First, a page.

ReelTalk Movie Reviews  

New Reviews
Jurassic World Domini...
Jazz Fest: A New Orle...
Chip 'n Dale: Rescue ...
more movies...
New Features
Poet Laureate of the Movies
Happy Birthday, Mel Brooks
Score Season #71
more features...
ReelTalk Home Page
Contact Us
Advertise on ReelTalk

Listen to Movie Addict Headquarters on internet talk radio Add to iTunes

Buy a copy of Confessions of a Movie Addict

Main Page Movies Features Log In/Manage

Rate This Movie
 Above AverageAbove AverageAbove AverageAbove Average
 Below AverageBelow Average
Rated 3.08 stars
by 277 people

ReelTalk Movie Reviews
by Richard Jack Smith

First impressions of any artistic endeavour can be rough and unfinished. With The Driver, I remember being struck by how distant and uninvolving it felt. Looking again, I realize opinions can evolve -- for this film stands out to me now as a deliberately exciting action springboard for Love Story thespian Ryan O'Neal. He's quietly captivating as a getaway driver with no name. His sense of anonymity allows him to blend in with the crowd. However, when he gets behind the wheel, he can outsmart the best cop even on a bad day.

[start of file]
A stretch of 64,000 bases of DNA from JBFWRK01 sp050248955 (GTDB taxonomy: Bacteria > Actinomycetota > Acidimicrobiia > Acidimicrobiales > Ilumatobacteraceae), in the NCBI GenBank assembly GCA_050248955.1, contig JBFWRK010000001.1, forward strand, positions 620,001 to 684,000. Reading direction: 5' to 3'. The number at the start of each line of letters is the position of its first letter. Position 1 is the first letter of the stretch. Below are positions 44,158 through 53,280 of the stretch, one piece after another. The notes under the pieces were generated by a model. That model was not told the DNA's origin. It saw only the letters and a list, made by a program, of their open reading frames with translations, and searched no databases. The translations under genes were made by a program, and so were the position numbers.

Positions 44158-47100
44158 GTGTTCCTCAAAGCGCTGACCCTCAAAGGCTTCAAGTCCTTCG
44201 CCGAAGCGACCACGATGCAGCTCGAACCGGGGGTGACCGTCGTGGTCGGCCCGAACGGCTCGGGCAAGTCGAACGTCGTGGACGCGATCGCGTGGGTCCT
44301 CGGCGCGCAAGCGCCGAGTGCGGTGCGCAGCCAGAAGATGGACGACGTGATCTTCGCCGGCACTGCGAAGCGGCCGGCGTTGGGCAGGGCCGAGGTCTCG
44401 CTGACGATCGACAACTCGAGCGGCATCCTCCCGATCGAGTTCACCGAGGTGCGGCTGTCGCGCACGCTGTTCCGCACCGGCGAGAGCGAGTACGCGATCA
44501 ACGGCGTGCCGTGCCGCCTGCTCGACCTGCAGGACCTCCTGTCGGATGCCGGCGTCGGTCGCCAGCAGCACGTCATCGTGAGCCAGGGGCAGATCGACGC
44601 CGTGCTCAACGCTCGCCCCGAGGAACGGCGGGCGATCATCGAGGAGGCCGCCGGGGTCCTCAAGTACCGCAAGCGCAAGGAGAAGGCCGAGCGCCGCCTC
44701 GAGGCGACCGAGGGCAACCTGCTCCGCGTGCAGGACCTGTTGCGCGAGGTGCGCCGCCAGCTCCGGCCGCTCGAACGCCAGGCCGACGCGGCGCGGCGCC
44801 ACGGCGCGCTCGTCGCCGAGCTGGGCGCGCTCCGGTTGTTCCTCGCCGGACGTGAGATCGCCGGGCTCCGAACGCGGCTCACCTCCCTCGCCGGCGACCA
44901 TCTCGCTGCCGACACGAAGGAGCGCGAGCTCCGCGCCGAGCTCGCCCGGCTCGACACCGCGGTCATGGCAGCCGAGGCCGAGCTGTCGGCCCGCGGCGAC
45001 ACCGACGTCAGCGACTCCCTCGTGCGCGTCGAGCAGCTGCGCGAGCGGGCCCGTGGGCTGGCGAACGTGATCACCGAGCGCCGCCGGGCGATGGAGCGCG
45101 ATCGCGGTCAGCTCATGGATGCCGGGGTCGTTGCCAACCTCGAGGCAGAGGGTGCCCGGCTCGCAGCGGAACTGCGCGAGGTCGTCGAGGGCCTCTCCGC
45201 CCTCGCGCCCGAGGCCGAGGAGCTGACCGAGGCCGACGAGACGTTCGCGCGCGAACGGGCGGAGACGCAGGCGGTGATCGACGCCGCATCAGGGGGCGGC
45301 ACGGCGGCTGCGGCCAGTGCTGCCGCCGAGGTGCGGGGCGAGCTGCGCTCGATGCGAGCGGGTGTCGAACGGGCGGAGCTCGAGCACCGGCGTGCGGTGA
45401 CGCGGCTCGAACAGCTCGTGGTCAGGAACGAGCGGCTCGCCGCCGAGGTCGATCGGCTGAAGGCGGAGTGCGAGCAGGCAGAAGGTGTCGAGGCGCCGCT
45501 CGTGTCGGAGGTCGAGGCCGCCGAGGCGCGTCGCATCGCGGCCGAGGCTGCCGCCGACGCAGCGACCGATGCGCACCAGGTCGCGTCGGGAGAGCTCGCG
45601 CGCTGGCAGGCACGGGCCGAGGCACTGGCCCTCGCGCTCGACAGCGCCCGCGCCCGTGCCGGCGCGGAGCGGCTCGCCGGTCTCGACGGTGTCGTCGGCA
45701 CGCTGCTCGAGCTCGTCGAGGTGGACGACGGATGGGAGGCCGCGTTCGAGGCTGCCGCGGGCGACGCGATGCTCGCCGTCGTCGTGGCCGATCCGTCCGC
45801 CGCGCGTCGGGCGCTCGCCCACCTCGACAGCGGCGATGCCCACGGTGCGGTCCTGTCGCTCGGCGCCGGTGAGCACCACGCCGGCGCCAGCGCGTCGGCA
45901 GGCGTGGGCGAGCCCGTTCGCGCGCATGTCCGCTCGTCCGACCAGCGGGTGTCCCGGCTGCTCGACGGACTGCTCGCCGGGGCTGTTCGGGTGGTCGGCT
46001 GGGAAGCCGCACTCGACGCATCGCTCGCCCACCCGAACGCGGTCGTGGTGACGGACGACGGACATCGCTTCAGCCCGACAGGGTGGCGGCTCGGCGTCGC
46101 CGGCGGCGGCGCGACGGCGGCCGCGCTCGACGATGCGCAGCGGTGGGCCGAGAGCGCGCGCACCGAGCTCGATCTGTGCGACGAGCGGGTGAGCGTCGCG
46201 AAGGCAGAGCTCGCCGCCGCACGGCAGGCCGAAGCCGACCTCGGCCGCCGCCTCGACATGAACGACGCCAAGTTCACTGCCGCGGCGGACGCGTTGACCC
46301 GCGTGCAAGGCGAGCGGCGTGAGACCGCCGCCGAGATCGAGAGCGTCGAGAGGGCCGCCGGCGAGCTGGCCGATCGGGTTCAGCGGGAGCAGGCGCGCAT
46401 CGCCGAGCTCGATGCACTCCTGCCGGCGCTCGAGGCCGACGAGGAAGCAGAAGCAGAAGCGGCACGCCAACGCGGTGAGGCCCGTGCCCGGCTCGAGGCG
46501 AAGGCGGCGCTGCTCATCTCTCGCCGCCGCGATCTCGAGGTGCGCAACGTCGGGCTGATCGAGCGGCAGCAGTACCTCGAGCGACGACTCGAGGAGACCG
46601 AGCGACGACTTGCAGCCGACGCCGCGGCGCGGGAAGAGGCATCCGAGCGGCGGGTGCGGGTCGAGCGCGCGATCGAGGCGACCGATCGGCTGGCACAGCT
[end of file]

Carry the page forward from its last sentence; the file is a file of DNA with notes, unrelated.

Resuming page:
The first chase goes by extraordinarily fast, yet each turn or maneuver remains clear and sharp. Writer/director Walter Hill shows his contemporaries Peter Yates and William Friedkin some moves even they might not know. He doesn't waste shots. Every frame adds intensity. Streetlights sparkle like glowing orbs, holding the mysterious pattern in place.

The Driver
feels enigmatic like new dawn light. Not everything appears lit-up nor does it linger in shadow. It's the grey areas which define this world of cops and criminality. Tension-building can be a meaningless exercise without establishing the parameters for the drama first. When O'Neal waits in the driver's seat, with ignition and lights turned off, a low-key feeling of anticipation starts to work on us. Hill pushes the buttons with silent relish.

Bruce Dern seems at once easy and hard to like. His attempt to provoke O'Neal by spilling hot coffee on him immediately lays the groundwork for the cat-and-mouse game to follow.

Hill's film ends on a sly note which might catch the audience off-guard. However, with such confident storytelling, The Driver steams into filmdom not as a chase thriller but as a clever example of defying the norm.

(Released by Twentieth Century Fox and rated "PG" by MPAA.)

© 2024 - ReelTalk Movie Reviews
Website designed by Dot Pitch Studios, LLC